The envoy appointment fiasco represented a failure of leadership and collective responsibility at the heart of the coalition. What has made the whole business such a sorry tale is that there was absolutely no public appetite, no demand, for any such envoy to be appointed. It was easy then for the public to conclude or to perceive that this was a set of insiders looking after one of their own.
My membership of the Fianna Fáil Parliamentary Party and my commitment to modernise its aims and goals from within are an example that will not be compromised or undermined by the obvious yet understandable political gamesmanship we see here this evening from Sinn Féin.
Cathal Crowe (FF)
We have full confidence in him. It is the process that got us to this point, which has us very annoyed. We have confidence in him. It is the process that has been wrong.
Pearse Doherty (SF)
Let us call a spade a spade. The Minister, Deputy Coveney, has been caught red-handed offering a salaried job, paid by the taxpayer, to a friend. He has been caught using the time and resources of his Department to reverse-engineer that role. He has been caught covering his tracks and destroying records and communications pertaining to official Government business, thereby making a mockery out of the freedom of information legislation. He has been caught misleading the committee to which he is answerable and then concocting a story that stretched all credulity, expecting the committee and the public to swallow it.
Cathal Berry (Ind)
The people I represent do not want a new defence Minister who would come in here with brand new bright ideas and kick the can down the road for another four or five years. They need action and they need it now because our armed forces are in crisis.
Michael Lowry (Ind)
The appointment of Katherine Zappone was mismanaged from the start. It has damaged the perception of Government competence and left the door open for legitimate criticism.
He has admitted that things could, and should, have been done differently. The Minister has apologised for his mistakes. His error of judgment in this instance is not in keeping with his long-standing political character. Deputy Coveney has been always cautious, careful and prudent in his actions and commentary on political issues. The Minister, Deputy Coveney, is known for his integrity and commitment, which has been flawless over the years.
Peadar Toibin (Aontu)
There was no public recruitment process and no advertisement. There was no transparency. It was not open to anybody else. There was no competition. There were no qualification criteria. There was no fairness whatsoever. This role was gifted to Katherine Zappone because she was a friend and because she had the mobile number of half a dozen Ministers. Cronyism is deeply corrosive in the running of a country. It creates a two-tier society and blocks the majority of citizens from applying for jobs at the upper reaches of our Government. An absence of competition also ensures that we will not have the best people for the jobs we need filled in this country. Freedom of information, FOI, legislation is in place simply to allow citizens and journalists to make government transparent. On this occasion, Government communications were deleted and FOI material was shredded.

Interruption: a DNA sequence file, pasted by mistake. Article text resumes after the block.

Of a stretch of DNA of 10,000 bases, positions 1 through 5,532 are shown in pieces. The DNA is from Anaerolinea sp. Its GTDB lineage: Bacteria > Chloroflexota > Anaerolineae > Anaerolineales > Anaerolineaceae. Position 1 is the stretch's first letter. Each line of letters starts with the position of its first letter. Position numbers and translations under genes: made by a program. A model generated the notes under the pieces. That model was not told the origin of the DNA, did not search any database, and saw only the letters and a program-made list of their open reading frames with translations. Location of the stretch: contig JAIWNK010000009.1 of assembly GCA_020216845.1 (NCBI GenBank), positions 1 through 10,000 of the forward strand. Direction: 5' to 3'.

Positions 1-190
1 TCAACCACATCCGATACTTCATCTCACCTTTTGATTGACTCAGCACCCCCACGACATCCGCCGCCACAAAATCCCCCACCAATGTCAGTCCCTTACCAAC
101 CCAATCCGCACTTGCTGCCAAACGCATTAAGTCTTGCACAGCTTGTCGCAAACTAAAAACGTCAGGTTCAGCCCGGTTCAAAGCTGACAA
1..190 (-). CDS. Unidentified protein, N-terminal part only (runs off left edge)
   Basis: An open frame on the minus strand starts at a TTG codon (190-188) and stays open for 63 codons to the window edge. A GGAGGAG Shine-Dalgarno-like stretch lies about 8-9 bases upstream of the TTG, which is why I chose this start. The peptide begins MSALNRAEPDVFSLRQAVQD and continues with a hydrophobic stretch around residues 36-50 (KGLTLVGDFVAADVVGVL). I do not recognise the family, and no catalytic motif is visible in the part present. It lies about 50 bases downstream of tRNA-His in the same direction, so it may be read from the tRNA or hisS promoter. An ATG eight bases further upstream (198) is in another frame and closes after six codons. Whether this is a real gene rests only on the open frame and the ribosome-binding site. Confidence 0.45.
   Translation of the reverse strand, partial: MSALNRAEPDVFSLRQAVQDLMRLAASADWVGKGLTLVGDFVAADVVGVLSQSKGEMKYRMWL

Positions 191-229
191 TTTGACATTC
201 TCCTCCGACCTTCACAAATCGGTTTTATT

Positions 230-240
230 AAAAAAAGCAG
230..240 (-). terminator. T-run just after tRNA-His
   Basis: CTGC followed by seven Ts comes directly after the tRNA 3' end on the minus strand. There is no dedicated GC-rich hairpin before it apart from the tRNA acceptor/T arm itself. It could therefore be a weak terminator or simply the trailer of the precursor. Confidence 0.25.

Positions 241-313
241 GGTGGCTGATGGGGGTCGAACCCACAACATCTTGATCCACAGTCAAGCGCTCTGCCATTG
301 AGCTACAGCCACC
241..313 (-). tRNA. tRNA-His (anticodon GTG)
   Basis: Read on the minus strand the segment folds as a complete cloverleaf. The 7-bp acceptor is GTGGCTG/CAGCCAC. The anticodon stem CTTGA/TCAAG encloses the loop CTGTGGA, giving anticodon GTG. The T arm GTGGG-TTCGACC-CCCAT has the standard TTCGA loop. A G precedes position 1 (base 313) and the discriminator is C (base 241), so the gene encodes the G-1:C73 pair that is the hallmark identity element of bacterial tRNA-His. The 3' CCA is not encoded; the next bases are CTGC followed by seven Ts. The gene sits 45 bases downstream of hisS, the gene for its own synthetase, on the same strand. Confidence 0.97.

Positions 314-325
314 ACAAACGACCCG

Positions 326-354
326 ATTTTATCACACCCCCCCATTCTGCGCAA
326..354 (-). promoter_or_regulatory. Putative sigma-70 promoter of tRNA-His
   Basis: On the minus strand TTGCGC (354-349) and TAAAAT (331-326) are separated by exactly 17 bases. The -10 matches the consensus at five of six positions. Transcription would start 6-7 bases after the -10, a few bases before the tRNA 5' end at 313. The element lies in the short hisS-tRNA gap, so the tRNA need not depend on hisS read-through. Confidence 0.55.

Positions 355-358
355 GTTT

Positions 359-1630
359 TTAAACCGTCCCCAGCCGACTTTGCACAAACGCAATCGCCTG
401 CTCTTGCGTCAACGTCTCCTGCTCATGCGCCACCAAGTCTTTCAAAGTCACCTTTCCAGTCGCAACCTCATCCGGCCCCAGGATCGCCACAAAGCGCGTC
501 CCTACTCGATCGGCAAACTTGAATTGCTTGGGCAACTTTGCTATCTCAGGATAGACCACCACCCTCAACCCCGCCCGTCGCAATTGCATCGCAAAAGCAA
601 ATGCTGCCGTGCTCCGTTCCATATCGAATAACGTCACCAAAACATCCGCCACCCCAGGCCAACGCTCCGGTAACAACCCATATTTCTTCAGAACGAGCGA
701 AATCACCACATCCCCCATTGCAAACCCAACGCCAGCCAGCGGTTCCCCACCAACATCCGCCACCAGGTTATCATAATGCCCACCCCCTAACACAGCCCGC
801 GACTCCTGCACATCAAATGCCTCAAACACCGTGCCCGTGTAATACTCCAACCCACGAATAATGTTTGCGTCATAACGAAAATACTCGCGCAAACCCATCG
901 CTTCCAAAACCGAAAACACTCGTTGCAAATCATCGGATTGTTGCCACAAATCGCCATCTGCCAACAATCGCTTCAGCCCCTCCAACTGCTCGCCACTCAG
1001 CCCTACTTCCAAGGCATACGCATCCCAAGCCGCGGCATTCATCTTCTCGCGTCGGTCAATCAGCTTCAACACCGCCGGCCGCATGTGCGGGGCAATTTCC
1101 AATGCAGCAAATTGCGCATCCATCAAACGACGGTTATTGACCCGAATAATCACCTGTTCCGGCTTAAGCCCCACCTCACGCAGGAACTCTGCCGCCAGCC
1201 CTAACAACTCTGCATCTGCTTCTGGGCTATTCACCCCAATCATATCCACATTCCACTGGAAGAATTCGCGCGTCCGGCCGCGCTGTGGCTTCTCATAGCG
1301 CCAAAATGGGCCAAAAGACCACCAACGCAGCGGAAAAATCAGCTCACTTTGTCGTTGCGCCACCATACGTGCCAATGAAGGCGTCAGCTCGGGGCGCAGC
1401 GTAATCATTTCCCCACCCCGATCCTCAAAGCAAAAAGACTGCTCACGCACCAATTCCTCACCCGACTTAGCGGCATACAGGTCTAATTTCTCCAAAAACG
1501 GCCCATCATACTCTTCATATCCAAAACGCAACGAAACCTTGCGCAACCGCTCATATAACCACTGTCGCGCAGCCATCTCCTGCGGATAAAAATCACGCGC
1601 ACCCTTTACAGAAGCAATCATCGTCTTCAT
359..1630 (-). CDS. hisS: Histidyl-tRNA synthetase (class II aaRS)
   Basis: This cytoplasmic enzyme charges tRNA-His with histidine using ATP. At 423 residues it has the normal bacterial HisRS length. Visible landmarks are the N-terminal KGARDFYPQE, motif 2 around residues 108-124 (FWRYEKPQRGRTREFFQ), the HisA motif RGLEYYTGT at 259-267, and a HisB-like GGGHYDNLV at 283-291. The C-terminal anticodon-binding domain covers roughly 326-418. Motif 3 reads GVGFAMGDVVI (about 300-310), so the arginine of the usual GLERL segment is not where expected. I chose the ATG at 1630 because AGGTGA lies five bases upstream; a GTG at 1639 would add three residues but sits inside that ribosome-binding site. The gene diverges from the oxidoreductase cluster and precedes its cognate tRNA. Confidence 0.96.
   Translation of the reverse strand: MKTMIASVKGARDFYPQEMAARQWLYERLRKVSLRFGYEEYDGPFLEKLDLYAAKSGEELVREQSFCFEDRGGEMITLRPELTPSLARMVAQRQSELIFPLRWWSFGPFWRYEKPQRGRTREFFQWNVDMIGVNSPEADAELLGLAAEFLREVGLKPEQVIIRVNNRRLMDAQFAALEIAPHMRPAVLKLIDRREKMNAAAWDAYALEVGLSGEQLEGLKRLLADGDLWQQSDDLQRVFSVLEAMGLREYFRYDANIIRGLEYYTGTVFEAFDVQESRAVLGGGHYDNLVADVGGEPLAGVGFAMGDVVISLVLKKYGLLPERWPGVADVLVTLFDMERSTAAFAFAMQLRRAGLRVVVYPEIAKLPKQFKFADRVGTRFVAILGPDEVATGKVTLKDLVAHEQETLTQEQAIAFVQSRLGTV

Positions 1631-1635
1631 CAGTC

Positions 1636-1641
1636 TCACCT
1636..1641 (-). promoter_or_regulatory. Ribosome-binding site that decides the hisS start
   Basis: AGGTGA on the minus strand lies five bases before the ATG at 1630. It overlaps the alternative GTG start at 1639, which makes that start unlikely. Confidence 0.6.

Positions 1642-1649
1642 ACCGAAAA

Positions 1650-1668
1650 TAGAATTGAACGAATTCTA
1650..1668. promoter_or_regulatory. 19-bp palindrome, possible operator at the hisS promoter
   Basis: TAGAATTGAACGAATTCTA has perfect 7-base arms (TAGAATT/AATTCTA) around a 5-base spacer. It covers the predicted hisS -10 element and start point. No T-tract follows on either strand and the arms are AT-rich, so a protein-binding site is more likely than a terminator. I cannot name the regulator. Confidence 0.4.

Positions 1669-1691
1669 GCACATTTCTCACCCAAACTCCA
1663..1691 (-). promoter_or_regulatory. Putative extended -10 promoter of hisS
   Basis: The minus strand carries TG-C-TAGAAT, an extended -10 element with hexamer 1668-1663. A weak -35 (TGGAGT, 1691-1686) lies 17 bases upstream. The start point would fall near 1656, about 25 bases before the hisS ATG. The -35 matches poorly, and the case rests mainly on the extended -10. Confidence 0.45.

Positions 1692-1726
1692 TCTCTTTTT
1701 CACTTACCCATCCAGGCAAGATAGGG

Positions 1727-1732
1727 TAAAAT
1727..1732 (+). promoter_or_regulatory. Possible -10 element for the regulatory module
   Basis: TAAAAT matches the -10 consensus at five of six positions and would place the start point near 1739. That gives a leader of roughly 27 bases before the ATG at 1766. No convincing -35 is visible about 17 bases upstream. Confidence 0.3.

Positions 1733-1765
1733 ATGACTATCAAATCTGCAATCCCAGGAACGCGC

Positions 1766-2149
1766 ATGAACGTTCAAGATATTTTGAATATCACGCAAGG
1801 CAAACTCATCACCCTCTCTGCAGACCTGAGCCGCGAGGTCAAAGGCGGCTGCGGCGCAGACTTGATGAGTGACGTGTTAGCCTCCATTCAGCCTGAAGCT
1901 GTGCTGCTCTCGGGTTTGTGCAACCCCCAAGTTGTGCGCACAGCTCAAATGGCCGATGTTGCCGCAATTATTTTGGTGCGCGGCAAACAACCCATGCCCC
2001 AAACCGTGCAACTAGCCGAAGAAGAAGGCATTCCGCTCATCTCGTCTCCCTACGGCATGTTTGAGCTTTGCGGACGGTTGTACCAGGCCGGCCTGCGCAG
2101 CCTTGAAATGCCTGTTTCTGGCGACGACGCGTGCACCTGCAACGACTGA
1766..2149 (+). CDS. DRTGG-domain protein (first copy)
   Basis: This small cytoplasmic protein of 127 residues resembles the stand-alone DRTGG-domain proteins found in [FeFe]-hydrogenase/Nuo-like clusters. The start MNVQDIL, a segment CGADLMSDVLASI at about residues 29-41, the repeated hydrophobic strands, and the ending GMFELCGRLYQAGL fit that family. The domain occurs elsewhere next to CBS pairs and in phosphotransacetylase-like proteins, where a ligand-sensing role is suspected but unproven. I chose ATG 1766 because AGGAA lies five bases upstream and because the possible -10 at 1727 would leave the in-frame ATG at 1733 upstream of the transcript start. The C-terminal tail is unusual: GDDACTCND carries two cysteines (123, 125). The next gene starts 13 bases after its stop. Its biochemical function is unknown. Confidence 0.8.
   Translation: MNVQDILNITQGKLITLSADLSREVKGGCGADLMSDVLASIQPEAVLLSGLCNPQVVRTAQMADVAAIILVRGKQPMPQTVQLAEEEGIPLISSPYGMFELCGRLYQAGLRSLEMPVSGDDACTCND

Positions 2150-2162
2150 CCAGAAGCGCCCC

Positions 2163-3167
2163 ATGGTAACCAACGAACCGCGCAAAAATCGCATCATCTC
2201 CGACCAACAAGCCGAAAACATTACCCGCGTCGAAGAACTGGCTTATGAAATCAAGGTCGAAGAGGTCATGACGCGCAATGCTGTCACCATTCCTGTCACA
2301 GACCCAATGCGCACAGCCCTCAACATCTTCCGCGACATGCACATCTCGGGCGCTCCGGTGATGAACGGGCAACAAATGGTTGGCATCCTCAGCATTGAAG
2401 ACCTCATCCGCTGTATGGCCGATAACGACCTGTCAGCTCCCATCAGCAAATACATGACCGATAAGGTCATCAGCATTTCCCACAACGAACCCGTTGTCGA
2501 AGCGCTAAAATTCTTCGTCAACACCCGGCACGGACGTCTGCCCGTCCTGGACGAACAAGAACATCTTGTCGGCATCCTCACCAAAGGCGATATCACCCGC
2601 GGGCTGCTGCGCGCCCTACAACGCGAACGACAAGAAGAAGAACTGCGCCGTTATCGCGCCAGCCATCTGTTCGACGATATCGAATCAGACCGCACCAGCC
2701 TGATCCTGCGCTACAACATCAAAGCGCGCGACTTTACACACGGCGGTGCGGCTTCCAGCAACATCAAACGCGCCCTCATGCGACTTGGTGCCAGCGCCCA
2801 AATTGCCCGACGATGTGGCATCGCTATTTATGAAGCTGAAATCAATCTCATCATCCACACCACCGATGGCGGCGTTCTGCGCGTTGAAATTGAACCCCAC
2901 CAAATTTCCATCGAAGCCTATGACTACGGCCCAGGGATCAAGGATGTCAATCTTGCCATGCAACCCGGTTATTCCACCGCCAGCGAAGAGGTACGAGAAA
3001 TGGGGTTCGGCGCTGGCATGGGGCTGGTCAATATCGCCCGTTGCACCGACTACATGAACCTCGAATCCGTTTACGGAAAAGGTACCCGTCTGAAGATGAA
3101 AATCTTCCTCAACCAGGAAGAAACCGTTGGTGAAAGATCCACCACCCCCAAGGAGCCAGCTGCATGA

Marian Harkin (Ind)
Many mistakes were made and they all arose from the premise that a former Minister could lobby the two most senior Fine Gael Ministers, the Tánaiste and an ambassador for a job that at that point in time did not formally exist. This, it seems, is how business was conducted in the allocation of similar, existing posts up to that point. It was not transparent or accountable.
The colour of the card for the Minister should be yellow, not red. Nobody is perfect and we all make mistakes.
Hildegarde Naughton (FG)
As colleagues have stated here this evening, the Minister, Deputy Coveney, is a politician of vast experience, ability and integrity. He has been deservedly praised for his careful handling of Brexit and his relationships with the EU and its institutions. He has helped to ensure that Ireland's interests and the protection of the Good Friday Agreement were at the heart of the Brexit negotiations.
Simon Coveney (FG)
I want to say to every one of my colleagues in this House but, in particular, to my partners in government, that I regret that this issue has distracted from the important work we have been trying to do and I regret the mistakes made by me in advance of the Cabinet decision and subsequently in terms of not clearing these issues up earlier. I have apologised to the Taoiseach and to my colleagues.
I have been in politics for 23 years and in government for more than a decade and every day has been a privilege. I have made mistakes on that journey but I have never had my integrity questioned in the way it has been in the past month, leading to this debate. Ironically, in recent years I have worked closely with many of those who have now chosen to table a motion of no confidence in me. I have worked with them on Brexit and the Northern Ireland protocol, preventing Border infrastructure re-emerging on this island, restoring the devolved institutions in the North, reconciliation and trying to find a way to deal with the legacy of the past in Northern Ireland and maintaining North-South co-operation through it all. All of those difficult achievements required trust. They required respect and an absence of cynical party politics to get important things done.
The Dáil divided: Tá, 92; Níl, 59; Staon, 0.